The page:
Senate backs bill to contain health costs

By Steve LeBlanc
Associated Press / May 19, 2010

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Wealthier hospitals would be required to make a one-time $100 million contribution to ease insurance premiums for smaller businesses under a bill the state Senate passed yesterday.

The bill would let businesses with 50 or fewer workers form cooperatives to purchase insurance at a lower cost. Another provision presses insurers to spend at least 90 percent of premium dollars on care and 10 percent or less on administrative costs.

Senate President Therese Murray said the bill, which passed on a 33-to-4 vote, will ease instability in the insurance market, smooth out annual fluctuations in premiums, and require insurers to offer affordable small-business plans.

Under the bill, health insurers would have to file rate increases with the Division of Insurance three months before they are set to take effect. The division would be required to review the rates to see whether proposed increases are reasonable.

Another part of the bill would create yardsticks to help the public compare health care providers based on their costs and quality measures. Small businesses would be encouraged to adopt wellness programs designed to help workers avoid getting sick.

The bill also attempts to smooth out fluctuations in employer health care costs.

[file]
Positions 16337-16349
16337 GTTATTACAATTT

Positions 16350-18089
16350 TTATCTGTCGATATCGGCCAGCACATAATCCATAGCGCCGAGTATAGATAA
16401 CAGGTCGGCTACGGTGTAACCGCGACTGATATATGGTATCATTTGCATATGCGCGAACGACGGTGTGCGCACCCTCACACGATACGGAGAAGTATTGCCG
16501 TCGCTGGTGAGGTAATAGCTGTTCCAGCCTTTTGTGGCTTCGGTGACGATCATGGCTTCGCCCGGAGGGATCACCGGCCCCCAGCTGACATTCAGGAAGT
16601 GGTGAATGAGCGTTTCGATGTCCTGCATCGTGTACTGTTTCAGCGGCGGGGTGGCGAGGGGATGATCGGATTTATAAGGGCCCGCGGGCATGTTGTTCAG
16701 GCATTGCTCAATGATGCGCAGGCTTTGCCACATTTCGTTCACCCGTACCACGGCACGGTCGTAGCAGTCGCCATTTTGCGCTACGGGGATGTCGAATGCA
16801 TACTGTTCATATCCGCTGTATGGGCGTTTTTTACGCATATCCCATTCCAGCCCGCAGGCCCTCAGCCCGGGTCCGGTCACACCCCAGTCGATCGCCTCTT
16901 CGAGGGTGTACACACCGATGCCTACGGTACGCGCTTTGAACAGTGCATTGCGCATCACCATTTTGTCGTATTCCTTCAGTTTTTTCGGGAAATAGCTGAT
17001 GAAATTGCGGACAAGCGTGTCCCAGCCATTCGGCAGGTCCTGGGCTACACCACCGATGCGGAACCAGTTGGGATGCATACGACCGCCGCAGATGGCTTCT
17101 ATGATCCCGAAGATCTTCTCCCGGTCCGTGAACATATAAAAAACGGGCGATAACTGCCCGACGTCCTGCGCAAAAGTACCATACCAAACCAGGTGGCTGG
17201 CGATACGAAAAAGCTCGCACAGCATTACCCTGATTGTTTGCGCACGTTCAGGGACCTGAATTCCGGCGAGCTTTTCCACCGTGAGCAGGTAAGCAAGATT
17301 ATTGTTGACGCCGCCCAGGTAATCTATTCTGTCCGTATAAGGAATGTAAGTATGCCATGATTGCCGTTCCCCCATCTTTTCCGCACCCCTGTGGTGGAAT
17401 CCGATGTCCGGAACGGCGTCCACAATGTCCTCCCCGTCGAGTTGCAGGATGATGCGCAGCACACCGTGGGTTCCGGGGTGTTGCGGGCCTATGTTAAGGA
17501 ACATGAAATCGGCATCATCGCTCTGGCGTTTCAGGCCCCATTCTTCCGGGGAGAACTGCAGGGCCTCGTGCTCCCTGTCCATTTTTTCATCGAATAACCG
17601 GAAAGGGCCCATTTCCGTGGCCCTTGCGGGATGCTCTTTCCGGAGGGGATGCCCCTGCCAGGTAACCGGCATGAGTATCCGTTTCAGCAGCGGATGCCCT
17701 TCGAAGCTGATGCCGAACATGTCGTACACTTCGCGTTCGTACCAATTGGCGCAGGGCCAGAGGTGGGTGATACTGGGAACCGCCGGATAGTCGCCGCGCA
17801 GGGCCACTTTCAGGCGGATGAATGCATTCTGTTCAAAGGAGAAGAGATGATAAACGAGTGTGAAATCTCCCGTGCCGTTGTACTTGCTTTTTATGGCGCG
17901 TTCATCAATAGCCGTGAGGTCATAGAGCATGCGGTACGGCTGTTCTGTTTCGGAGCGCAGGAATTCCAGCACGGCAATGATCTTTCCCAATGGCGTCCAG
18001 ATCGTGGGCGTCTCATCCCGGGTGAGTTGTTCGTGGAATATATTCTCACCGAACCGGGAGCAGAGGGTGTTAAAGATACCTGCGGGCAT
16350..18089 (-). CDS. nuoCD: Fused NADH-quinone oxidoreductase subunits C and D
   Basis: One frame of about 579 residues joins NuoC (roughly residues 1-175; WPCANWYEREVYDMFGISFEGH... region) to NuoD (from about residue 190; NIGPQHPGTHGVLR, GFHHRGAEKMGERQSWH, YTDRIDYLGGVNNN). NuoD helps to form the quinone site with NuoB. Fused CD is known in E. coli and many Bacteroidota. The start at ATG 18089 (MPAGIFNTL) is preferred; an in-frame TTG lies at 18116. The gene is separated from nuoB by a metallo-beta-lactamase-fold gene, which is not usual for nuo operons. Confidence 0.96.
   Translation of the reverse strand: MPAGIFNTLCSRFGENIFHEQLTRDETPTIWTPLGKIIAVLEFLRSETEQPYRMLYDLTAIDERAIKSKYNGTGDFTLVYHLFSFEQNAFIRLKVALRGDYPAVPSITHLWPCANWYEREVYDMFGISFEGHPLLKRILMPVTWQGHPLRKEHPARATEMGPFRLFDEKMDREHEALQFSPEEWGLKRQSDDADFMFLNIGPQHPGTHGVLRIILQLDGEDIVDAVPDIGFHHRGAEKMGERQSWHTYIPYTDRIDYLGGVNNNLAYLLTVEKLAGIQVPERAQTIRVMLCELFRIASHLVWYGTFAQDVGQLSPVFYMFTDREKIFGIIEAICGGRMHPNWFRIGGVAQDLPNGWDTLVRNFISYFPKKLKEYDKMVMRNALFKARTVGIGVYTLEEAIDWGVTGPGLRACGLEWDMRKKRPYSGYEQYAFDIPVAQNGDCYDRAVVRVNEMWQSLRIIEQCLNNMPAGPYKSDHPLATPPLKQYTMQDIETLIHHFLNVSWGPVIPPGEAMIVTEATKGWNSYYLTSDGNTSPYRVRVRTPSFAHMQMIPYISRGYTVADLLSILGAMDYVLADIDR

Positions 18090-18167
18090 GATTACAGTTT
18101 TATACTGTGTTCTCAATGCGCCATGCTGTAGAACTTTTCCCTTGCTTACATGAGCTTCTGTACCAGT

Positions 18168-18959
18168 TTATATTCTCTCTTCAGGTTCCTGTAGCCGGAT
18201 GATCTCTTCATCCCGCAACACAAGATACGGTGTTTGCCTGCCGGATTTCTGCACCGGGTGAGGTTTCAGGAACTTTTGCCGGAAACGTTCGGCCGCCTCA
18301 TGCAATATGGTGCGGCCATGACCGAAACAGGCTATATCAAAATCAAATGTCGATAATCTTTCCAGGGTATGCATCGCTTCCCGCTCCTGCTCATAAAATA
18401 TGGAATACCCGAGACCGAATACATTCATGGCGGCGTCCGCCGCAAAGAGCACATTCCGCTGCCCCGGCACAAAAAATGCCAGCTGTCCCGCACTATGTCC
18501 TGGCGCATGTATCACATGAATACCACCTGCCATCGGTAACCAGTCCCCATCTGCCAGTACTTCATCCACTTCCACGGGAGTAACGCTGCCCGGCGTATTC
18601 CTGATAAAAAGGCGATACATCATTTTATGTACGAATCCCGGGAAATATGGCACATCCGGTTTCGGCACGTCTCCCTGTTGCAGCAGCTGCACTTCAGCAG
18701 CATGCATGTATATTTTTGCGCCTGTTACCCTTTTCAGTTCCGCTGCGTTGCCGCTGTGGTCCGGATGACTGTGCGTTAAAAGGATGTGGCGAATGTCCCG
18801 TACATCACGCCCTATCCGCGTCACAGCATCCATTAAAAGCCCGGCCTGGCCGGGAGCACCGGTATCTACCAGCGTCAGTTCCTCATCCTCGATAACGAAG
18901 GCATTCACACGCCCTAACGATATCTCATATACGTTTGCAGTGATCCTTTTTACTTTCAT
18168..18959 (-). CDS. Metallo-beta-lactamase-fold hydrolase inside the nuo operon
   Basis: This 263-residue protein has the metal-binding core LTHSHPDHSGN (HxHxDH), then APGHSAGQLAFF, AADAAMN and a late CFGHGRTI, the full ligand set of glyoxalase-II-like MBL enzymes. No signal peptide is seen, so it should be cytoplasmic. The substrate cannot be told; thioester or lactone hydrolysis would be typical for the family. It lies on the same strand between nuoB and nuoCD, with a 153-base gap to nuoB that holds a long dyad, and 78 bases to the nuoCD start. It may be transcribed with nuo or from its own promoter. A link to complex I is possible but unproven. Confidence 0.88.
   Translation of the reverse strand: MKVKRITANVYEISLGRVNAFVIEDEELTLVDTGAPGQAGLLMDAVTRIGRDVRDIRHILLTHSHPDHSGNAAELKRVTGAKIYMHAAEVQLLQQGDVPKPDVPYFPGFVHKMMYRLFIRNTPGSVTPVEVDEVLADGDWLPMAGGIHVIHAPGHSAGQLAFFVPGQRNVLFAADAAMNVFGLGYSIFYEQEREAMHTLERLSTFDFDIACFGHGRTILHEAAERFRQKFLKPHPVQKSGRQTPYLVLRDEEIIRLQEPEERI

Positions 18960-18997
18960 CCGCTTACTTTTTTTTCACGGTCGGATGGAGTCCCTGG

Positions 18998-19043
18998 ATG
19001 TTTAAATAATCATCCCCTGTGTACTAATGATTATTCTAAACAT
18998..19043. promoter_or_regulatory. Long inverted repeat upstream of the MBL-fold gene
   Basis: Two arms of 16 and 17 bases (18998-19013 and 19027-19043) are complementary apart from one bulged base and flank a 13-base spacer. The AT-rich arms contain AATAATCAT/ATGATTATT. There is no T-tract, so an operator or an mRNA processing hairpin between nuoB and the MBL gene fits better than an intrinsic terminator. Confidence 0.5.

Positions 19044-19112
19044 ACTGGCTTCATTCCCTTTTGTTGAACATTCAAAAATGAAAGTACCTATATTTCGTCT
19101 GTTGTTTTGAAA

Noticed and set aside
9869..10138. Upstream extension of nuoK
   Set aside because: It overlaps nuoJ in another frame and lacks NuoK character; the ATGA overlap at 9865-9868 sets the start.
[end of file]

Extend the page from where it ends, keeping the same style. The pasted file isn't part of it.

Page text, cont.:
Under current rules, the age of employees is measured in five-year brackets. That can result in a jump in costs for businesses every five years when a worker crosses into a new bracket. The bill would end that system by requiring yearly age measures.

To slow premium increases, the bill would require wealthier hospitals to contribute to a fund to help ease those rising costs. Senate backers of the bill say the contribution of $100 million could reduce small-business health care costs by 2.5 percent.

Supporters point to a report released by Governor Deval Patrick’s administration late Monday that said the total net assets of Massachusetts hospitals exceeded $17 billion in 2008. The hospitals with the greatest unrestricted assets were Children’s Hospital, with $951 million, and Massachusetts General Hospital, with $710 million.

Senate Republicans sought to strip the $100 million hospital assessment from the bill.

Richard R. Tisei, Republican of Wakefield and the Senate minority leader, said the assessment amounts to a tax increase on hospitals.

Senator Robert L. Hedlund, Republican of Weymouth, said calling the assessment a contribution is disingenuous.

“Is this the proper term to use when the Legislature takes money from one private entity to give it to another private entity?’’ he asked. “We’re going down a troubling path.’’

Senator Mark C. Montigny, Democrat of New Bedford, backed the assessment, saying that just because hospitals are considered charities does not mean some do not also have deep pockets. “All charities are not created equally,’’ he said. “There are some struggling charities in this climate . . . and there are many in the exact opposite place.’’

The Republican amendment failed.

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